“Many infectious diseases are ‘zoonotic.’ This means they start in animals but jump to humans … This is true of the COVID-19 virus that genetic sequencing has shown originated in bats and was naturally transmitted to humans.”

“Coronavirus originated in a Chinese laboratory,” was the heading of the second article, which stated that:

“Many U.S. intelligence officials and scientists believe that the coronavirus originated from an accidental leak at a research laboratory located in Wuhan, China … about 300 yards from the marketplace where some claim the virus started.”

The “balanced” article, entitled “Did the coronavirus originate in a Chinese laboratory or naturally in animals?,” began:

“There has been a debate among scientists and others about the origins of the novel coronavirus disease (COVID-19). Some have said that like other ‘zoonotic’ or animal-based viruses, it originated in an animal species and jumped to humans … Others argue that the coronavirus originated from an accidental leak at a research laboratory in Wuhan, China.”

The survey assessed the respondents’ beliefs about the origins of the virus and whether China should be penalized. It also evaluated their level of support both for additional research funding to identify harmful coronaviruses and for public health and safety measures.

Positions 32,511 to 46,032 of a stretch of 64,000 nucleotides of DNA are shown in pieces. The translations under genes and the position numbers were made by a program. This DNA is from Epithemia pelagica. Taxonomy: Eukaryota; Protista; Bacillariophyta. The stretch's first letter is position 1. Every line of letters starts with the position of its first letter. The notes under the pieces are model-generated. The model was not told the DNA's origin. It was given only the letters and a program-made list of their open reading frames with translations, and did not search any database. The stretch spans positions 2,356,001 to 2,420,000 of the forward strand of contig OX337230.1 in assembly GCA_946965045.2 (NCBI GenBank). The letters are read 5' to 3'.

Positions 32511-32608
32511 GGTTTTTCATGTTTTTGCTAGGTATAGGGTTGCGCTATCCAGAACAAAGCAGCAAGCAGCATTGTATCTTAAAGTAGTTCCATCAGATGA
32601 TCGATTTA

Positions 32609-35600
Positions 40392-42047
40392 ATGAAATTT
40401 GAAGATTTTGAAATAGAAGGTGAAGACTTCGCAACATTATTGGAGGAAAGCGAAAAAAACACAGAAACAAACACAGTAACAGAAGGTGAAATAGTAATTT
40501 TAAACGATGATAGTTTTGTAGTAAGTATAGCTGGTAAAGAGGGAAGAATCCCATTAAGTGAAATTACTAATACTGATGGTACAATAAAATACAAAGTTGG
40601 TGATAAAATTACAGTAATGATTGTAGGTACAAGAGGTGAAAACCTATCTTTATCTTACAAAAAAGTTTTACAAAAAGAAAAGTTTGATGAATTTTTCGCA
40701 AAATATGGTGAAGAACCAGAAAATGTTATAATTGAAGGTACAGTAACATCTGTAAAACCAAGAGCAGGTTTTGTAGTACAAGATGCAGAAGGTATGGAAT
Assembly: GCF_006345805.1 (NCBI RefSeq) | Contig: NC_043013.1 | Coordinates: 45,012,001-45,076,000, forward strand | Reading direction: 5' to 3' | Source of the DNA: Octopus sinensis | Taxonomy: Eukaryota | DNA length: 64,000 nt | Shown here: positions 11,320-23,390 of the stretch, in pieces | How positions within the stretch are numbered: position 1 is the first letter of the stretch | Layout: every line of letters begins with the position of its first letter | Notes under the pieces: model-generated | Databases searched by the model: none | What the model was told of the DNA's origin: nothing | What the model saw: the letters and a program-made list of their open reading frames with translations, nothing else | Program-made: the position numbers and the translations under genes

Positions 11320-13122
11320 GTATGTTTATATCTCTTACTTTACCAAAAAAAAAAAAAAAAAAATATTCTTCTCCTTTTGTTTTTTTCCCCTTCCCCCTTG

Of all the groups, the people who read the science-based article were most likely to believe that the virus originated in bats. They also expressed more support for extra research funding to identify harmful coronaviruses.

In contrast, those who read either the conspiracy theory article or the balanced article were more willing to penalize China legally and financially.

Crucially, they were less willing to practice preventive measures, such as wearing face coverings, frequently washing the hands, and practicing physical distancing.

The researchers conclude:

“It is urgent that as we seek to control the spread of this virus and anticipate ways to control and suppress future similar viruses, we come up with ways to combat misleading and damaging conspiracy rhetoric.”

In common with many social psychology studies, the research, which involves an artificial experimental setup, may not reflect people’s attitudes and how they behave in the real world.

Also, this sample of respondents may not be representative of the population at large. People who sign up to Amazon Mechanical Turk may be more likely to have certain preexisting biases in their beliefs.

Another potential issue is the order in which the balanced article provided information to readers. Although it made the participants who read it aware of both arguments, the argument that concluded the article may have had more weight due to this positioning.

The researchers did not address this potential effect. However, it might have been better to present two versions of the balanced article: one that ended with the scientific argument and one that ended with the conspiracy argument.